In 955, Almería gained the title of medina ('city') by the Caliph of Cordoba, Abd ar-Rahman III: construction of the defensive citadel, located in the upper sector of the city, began in this period. The alcazaba, provided not only with walls and towers but also with squares, houses and a mosque, was to be also the seat of the local government, commanding the city and the sea nearby.
The complex was enlarged under caliph Al-Mansur and, later, under Al-Jairan, first king of the independent taifa of Almería (1012–1028).
The first line of walls is a wide enclosure corresponding to the first Muslim military camp, used as shelter for the population in case of siege. For this task it was provided with large cisterns.
The first enclosure is separated by the second one by the so-called Muro de la Vela ('Wall of the Sail'), taking its name from a bell that warned the population in case of events such as the arrival of a ship in the port, danger, fires etc. This wall was built by King Charles III of Spain.
In the second enclosure was the residence for the governors, their soldiers and their servants. It included also the mosque, baths, tanks, tents etc.
The third enclosure, the most external, is also the most modern in the complex. After the Christian conquest of Almería, the Catholic monarchs Isabella I of Castile and Ferdinand II of Aragon had a castle built in the most elevated sector of the town, more apt to resist the new gunpowder artillery.References:
The Beckov castle stands on a steep 50 m tall rock in the village Beckov. The dominance of the rock and impression of invincibility it gaves, challenged our ancestors to make use of these assets. The result is a remarkable harmony between the natural setting and architecture.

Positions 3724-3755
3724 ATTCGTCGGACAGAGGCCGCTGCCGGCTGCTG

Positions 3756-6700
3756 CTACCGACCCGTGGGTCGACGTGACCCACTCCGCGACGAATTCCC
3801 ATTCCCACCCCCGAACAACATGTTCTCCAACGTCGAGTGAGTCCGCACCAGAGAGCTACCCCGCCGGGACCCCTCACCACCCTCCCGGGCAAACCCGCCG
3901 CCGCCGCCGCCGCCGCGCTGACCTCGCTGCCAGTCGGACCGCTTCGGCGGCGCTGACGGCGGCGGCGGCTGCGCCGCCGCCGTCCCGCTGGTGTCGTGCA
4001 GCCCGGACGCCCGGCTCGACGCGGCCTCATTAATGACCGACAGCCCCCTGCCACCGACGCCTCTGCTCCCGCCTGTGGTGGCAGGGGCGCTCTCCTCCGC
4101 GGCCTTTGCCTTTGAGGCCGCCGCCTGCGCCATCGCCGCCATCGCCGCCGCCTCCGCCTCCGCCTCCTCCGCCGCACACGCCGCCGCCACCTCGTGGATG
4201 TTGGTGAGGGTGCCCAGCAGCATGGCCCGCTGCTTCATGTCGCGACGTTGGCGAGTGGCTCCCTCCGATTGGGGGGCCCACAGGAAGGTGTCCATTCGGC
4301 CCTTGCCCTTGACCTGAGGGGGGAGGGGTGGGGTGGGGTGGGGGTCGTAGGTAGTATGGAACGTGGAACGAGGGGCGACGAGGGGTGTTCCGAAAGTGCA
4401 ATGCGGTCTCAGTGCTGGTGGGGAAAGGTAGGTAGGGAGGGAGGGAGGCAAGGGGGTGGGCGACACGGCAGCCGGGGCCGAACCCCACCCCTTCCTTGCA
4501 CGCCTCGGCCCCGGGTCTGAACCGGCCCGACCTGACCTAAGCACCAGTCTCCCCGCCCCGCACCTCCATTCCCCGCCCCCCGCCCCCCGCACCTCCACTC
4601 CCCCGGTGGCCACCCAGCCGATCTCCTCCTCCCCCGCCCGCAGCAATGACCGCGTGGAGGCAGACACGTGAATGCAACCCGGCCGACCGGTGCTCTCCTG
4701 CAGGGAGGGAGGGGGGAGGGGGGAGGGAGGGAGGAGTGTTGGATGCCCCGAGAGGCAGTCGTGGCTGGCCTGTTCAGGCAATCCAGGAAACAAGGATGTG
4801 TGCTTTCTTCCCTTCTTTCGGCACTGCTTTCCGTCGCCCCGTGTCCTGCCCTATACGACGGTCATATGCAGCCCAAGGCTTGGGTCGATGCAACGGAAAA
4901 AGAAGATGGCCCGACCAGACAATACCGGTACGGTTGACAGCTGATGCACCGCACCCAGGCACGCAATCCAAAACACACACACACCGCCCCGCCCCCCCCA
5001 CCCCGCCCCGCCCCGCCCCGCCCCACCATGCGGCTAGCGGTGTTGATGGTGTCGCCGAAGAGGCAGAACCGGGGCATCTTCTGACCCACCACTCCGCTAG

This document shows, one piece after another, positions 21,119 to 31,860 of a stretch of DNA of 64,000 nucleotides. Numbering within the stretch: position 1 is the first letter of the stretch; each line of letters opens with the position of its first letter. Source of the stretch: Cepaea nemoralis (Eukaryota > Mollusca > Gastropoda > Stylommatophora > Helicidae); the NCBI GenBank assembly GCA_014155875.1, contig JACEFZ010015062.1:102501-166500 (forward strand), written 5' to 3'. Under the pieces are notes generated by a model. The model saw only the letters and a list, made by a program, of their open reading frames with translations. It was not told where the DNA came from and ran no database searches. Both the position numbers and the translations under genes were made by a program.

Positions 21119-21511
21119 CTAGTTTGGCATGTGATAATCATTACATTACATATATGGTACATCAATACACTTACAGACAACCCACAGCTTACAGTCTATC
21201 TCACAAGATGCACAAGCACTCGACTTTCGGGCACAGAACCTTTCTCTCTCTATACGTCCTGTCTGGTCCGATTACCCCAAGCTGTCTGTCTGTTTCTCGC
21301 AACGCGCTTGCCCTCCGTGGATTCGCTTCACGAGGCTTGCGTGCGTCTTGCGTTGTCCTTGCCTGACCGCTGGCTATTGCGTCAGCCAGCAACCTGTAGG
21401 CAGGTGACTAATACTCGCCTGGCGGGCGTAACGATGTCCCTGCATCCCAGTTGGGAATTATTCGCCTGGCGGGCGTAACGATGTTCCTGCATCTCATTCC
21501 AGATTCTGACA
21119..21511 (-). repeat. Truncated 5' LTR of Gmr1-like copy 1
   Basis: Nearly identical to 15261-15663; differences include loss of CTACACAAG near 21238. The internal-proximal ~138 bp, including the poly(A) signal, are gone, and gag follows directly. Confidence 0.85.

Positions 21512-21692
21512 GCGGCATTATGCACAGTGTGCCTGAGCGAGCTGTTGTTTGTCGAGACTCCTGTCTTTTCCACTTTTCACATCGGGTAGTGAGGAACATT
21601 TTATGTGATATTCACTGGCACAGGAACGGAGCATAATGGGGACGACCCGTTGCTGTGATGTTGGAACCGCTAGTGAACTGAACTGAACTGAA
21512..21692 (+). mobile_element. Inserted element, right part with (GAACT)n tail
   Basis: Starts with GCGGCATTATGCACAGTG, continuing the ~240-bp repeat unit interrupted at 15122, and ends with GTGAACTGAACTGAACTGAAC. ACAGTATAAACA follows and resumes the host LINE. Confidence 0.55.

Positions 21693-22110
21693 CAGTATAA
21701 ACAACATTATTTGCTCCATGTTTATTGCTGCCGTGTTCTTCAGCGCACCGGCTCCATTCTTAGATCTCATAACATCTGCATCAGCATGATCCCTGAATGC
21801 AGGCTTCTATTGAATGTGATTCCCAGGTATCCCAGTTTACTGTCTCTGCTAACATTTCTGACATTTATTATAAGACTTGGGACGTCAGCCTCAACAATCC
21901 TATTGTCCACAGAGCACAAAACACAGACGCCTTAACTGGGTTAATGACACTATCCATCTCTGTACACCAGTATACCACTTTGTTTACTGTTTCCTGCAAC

The castle first mentioned in 1200 was originally owned by the King and later, at the end of the 13th century it fell in hands of Matúš Èák. Its owners alternated - at the end of the 14th century the family of Stibor of Stiborice bought it.
The next owners, the Bánffys who adapted the Gothic castle to the Renaissance residence, improved its fortifications preventing the Turks from conquering it at the end of the 16th century. When Bánffys died out, the castle was owned by several noble families. It fell in decay after fire in 1729.
The history of the castle is the subject of different legends. One of them narrates the origin of the name of castle derived from that of jester Becko for whom the Duke Stibor had the castle built.
Another legend has it that the lord of the castle had his servant thrown down from the rock because he protected his child from the lords favourite dog. Before his death, the servant pronounced a curse saying that they would meet in a year and days time, and indeed precisely after that time the lord was bitten by a snake and fell down to the same abyss.
The well-conserved ruins of the castle, now the National Cultural Monument, are frequently visited by tourists, above all in July when the castle festival takes place. The former Ambro curia situated below the castle now shelters the exhibition of the local history.